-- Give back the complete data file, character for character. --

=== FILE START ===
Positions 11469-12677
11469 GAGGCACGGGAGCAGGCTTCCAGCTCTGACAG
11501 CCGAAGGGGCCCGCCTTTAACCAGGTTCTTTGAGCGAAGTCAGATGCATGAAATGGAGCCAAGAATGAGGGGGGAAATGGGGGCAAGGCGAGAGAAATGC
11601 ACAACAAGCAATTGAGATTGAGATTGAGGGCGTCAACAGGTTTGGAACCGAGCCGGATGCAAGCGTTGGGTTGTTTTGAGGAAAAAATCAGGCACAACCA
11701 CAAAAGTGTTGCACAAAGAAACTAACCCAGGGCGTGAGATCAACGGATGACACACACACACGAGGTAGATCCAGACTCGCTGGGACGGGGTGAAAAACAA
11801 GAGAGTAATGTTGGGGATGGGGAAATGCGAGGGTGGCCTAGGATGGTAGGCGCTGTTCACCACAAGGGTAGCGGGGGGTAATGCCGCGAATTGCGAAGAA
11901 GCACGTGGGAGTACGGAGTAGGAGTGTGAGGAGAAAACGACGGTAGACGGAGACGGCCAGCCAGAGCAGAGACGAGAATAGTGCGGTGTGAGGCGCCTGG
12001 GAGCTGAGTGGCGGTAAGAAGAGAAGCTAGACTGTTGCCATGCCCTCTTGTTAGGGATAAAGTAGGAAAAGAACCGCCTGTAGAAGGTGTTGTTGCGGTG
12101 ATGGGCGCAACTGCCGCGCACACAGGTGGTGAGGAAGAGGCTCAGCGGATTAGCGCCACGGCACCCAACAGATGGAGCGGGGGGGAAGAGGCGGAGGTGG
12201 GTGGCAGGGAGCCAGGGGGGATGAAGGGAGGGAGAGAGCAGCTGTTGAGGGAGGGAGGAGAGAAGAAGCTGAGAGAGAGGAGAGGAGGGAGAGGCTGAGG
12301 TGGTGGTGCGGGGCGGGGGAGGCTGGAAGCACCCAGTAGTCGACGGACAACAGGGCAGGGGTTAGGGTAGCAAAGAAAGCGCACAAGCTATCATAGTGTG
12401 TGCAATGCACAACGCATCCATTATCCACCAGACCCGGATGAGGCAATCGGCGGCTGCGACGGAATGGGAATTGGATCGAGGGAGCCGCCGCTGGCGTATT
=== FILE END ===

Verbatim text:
Positions 11469-12677
11469 GAGGCACGGGAGCAGGCTTCCAGCTCTGACAG
11501 CCGAAGGGGCCCGCCTTTAACCAGGTTCTTTGAGCGAAGTCAGATGCATGAAATGGAGCCAAGAATGAGGGGGGAAATGGGGGCAAGGCGAGAGAAATGC
11601 ACAACAAGCAATTGAGATTGAGATTGAGGGCGTCAACAGGTTTGGAACCGAGCCGGATGCAAGCGTTGGGTTGTTTTGAGGAAAAAATCAGGCACAACCA
11701 CAAAAGTGTTGCACAAAGAAACTAACCCAGGGCGTGAGATCAACGGATGACACACACACACGAGGTAGATCCAGACTCGCTGGGACGGGGTGAAAAACAA
11801 GAGAGTAATGTTGGGGATGGGGAAATGCGAGGGTGGCCTAGGATGGTAGGCGCTGTTCACCACAAGGGTAGCGGGGGGTAATGCCGCGAATTGCGAAGAA
11901 GCACGTGGGAGTACGGAGTAGGAGTGTGAGGAGAAAACGACGGTAGACGGAGACGGCCAGCCAGAGCAGAGACGAGAATAGTGCGGTGTGAGGCGCCTGG
12001 GAGCTGAGTGGCGGTAAGAAGAGAAGCTAGACTGTTGCCATGCCCTCTTGTTAGGGATAAAGTAGGAAAAGAACCGCCTGTAGAAGGTGTTGTTGCGGTG
12101 ATGGGCGCAACTGCCGCGCACACAGGTGGTGAGGAAGAGGCTCAGCGGATTAGCGCCACGGCACCCAACAGATGGAGCGGGGGGGAAGAGGCGGAGGTGG
12201 GTGGCAGGGAGCCAGGGGGGATGAAGGGAGGGAGAGAGCAGCTGTTGAGGGAGGGAGGAGAGAAGAAGCTGAGAGAGAGGAGAGGAGGGAGAGGCTGAGG
12301 TGGTGGTGCGGGGCGGGGGAGGCTGGAAGCACCCAGTAGTCGACGGACAACAGGGCAGGGGTTAGGGTAGCAAAGAAAGCGCACAAGCTATCATAGTGTG
12401 TGCAATGCACAACGCATCCATTATCCACCAGACCCGGATGAGGCAATCGGCGGCTGCGACGGAATGGGAATTGGATCGAGGGAGCCGCCGCTGGCGTATT